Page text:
COMPLETE MASTODON TUSK WITH FULL TIP FROM YOUNG BULL ELEPHANT
River, Florida, U.S.A.
PLEISTOCENE PERIOD: 1.8 million - 10,000 years ago
A Mastodon tusk is
far more rare than a mammoth tusk and the overall lack of complete
mastodon tusks for purchase compared to mammoth tusks demonstrates this. Finding
a complete, well-preserved tusk of the Mastodon is a PRIZE SPECIMEN in
any collection no matter how advanced. This is an extremely rare
offering as it is a complete mastodon tusk from a young male bull
elephant, known as Mammut americanum
or the 'American' mastodon. This is the complete tusk that would
have protruded out from the skull. The proximal portion that was
embedded in the skull is not present. The thickness, rapid
tapering and complete, complete tip shows that this is the full tusk.
Mastodons did not have long elaborately curved tusks like mammoths due
to the wooded environments that mastodons lived in. We know this
tusk was from a young male because other remains of the animal were
found in association with this tusk.
The espresso brown (nearly black) color is due to the extreme long term
exposure of the tusk to the river tannins in the water. There are
areas of lighter color where the ivory shows through but the photos do
not convey this. Tusk has a single
repair near the tip with about 2 to 3 inches of area filled and
restored. The tusk has been stabilized and sealed to preserve its
condition. The tusk is solid and the natural fossil ivory texture
and detail is beautifully shown.
This spectacular tusk is
a highly scarce specimen. The tusk is with its
ORIGINAL tip. This specimen is unlike many woolly mammoth tusks
where a broken end of a simple tusk section is filed down to appear like
a tip and sell for a higher price (complete tusks with original tips are
worth more). It is also not made up of multiple parts of different
tusks to make a single tusk, another common practice of woolly mammoth
tusks sold on the market. We received this fine specimen directly
as it was found and did all the work in our lab so we can accurately
attest to the true nature of all work performed.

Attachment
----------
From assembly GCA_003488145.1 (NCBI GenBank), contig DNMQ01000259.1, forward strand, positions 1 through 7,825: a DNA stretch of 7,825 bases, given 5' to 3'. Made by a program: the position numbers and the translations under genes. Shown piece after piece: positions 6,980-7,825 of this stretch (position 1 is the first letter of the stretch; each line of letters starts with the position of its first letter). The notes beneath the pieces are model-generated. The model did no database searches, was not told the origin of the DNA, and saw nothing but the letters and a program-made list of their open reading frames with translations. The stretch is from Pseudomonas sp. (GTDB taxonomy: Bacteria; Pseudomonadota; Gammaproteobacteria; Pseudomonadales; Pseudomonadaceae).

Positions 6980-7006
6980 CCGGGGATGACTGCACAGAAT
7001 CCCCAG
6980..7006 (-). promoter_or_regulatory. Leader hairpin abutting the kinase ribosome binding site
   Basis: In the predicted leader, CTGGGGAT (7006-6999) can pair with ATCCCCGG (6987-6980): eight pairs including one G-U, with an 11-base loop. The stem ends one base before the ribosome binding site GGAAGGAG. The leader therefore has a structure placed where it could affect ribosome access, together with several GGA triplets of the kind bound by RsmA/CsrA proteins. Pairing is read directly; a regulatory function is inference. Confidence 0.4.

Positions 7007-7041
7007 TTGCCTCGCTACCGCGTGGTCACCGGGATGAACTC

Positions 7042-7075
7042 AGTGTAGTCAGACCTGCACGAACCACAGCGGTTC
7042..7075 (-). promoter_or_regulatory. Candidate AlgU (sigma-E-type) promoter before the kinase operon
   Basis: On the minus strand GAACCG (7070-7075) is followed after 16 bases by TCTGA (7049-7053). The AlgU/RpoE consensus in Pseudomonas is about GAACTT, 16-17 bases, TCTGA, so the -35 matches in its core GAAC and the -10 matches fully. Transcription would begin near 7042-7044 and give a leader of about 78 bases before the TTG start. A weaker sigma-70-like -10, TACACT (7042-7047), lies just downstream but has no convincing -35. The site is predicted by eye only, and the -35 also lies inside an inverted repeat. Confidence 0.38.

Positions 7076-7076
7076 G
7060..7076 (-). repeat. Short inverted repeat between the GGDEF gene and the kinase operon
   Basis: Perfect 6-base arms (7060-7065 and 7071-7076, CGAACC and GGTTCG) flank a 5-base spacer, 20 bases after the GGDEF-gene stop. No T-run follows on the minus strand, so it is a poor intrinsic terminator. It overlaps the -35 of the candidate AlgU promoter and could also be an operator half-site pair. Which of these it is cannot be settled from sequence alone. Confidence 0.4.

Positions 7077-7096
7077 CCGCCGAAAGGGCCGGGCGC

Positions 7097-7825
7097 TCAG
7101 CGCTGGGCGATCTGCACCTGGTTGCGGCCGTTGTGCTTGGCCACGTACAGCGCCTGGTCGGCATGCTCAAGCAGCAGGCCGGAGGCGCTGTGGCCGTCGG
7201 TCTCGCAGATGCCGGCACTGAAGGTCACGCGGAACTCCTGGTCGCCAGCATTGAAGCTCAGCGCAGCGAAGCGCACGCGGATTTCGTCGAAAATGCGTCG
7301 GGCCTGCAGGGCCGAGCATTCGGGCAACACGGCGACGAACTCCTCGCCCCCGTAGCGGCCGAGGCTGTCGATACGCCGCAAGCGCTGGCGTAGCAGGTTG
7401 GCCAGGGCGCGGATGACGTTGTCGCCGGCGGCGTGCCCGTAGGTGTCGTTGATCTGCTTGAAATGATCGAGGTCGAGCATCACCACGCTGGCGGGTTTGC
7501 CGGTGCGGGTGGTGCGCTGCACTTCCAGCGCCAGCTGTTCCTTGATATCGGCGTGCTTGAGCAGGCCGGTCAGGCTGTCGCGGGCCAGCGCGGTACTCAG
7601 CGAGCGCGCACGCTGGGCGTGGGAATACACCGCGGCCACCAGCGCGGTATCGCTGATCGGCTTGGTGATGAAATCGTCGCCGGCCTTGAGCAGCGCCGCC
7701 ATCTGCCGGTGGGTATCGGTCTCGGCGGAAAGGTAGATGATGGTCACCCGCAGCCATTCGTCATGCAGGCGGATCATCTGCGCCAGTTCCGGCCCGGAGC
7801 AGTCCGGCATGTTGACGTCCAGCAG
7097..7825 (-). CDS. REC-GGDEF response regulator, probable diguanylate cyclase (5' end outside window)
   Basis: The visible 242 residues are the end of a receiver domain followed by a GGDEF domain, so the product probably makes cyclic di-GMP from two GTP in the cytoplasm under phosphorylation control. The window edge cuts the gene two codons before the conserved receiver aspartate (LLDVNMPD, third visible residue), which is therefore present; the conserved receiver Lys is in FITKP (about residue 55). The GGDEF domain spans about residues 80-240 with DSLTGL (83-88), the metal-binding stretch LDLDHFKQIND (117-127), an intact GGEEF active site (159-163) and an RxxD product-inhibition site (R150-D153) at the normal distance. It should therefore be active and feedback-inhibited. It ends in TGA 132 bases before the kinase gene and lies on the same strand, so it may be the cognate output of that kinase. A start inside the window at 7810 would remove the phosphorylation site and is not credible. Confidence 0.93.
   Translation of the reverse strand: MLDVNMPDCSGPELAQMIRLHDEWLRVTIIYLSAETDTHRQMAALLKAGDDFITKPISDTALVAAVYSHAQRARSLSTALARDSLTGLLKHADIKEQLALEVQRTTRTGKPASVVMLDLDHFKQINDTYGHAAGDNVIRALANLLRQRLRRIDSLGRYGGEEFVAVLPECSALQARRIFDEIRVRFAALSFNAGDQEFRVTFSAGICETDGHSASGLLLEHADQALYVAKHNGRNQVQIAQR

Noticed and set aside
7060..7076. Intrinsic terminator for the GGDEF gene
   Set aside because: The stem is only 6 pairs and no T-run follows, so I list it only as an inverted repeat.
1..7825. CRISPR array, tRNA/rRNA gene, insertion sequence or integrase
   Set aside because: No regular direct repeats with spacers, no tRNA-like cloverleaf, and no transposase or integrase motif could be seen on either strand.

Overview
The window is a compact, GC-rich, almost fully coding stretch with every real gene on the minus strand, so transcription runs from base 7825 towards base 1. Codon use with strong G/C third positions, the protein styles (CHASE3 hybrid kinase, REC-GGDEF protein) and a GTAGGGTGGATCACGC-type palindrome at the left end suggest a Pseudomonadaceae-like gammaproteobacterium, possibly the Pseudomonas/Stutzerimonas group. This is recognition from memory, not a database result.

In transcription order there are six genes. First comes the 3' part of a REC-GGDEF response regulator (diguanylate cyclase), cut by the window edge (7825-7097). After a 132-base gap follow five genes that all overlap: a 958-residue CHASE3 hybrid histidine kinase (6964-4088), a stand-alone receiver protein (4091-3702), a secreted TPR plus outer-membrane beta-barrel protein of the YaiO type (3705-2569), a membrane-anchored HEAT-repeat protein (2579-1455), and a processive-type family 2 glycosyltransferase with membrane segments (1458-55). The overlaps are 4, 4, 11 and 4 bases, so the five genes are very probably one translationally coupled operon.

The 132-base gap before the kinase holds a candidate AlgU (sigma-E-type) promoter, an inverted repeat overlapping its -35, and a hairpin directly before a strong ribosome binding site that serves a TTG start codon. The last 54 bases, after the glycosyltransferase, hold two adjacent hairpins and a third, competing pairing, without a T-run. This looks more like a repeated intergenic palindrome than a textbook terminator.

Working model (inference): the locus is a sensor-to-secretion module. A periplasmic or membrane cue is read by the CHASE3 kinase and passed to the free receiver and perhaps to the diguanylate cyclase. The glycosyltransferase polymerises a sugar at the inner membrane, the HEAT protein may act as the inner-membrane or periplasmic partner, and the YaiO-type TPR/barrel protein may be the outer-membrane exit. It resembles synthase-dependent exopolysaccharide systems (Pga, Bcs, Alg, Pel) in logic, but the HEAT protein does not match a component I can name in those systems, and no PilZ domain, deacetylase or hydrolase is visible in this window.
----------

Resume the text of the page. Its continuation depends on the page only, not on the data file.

For the ultimate fossil
tusk collector, Ice Age collection, museum exhibit or den, this is
truly, a very attractive and visually impressive piece as well as being
RARE tusk. The
Mastodon was the bulldozer of prehistoric Ice Age elephants - an
elephant built for power and strength.
Such a robust yet compact
tusk tells a story of this mighty giant of the forest during the
planet's final Ice Age.
Emerging 55 million
years ago, the group of mammals called proboscideans are identified by
the presence of tusks and a trunk and comprise three families:
Mammutidae, Gomphotheriidae and Elephantidae. In Florida, the
mastodon, a member of the family Mammutidae (mammoths are members of
Elephantidae), represents one of two of the oldest known proboscideans
first dating back to the Miocene. They
became extinct 11,000 years ago along with all other proboscideans in
When standing aside a
mammoth, the mastodon looks just like a Neanderthal version of the
proboscideans. The body form is shorter, more stout and robust and
lends itself to a much more muscular physique in contrast to the more
graceful and taller mammoth. The cheek teeth of mastodons are also
more primitive with sharp crests and a dramatic lobed surface in unworn
examples compared to the flat and fine ridged surface of mammoth teeth
that resemble the sole of a boating sneaker. These differences
tell us about the types of food that both types of creatures ate.
The tusks of the mastodon are not as long or dramatically curved like
their mammoth cousins. Such large tusks would have made traversing
the heavily wooded regions in which it thrived very difficult. The mastodon was more suited for forest environments with teeth that
were well adapted for chewing tougher vegetation like twigs, leaves,
shrubs, fruits, pinecones, pine needles and mosses. The mammoth
with its smoother teeth, was best suited for the open plains feeding on
a variety of grasses.
A mastodon, like all
proboscideans, has a system of horizontal tooth replacement whereby new
molars erupt from the rear of the jaw and move forward. The most
worn teeth at the front, are pushed out of the jaw. Sometimes
while still in the jaw, the anterior portion of a worn front tooth is
broken off. These partial teeth are found as fossils along with
A baby proboscidean at
age 6, will have already had three sets of teeth. By 13 years of
age, the fourth set emerges followed by a fifth set at age 27
years. The final set of teeth come in around 43 years of age and
as it wears away, the animal eventually starves to death and dies on
average between 60 and 80 years of age. Interestingly, the animal's life is
limited by the fact that after the sixth set, no new teeth grow in to
replace the final worn down set and the animal is no longer able to chew
its food. This characteristic is still true of modern
TUSK IS FAR MORE RARE THAN ANY MAMMOTH TUSK -
FOR THE FINEST OF COLLECTIONS!
IMPRESSIVE TO VIEW AS AN INTERIOR DESIGN "NATURAL SCULPTURE" AS IT IS
EQUALLY IMPRESSIVE IN RARITY!
length on the outside curve, circumference is 14" at thickest point
Item - One Only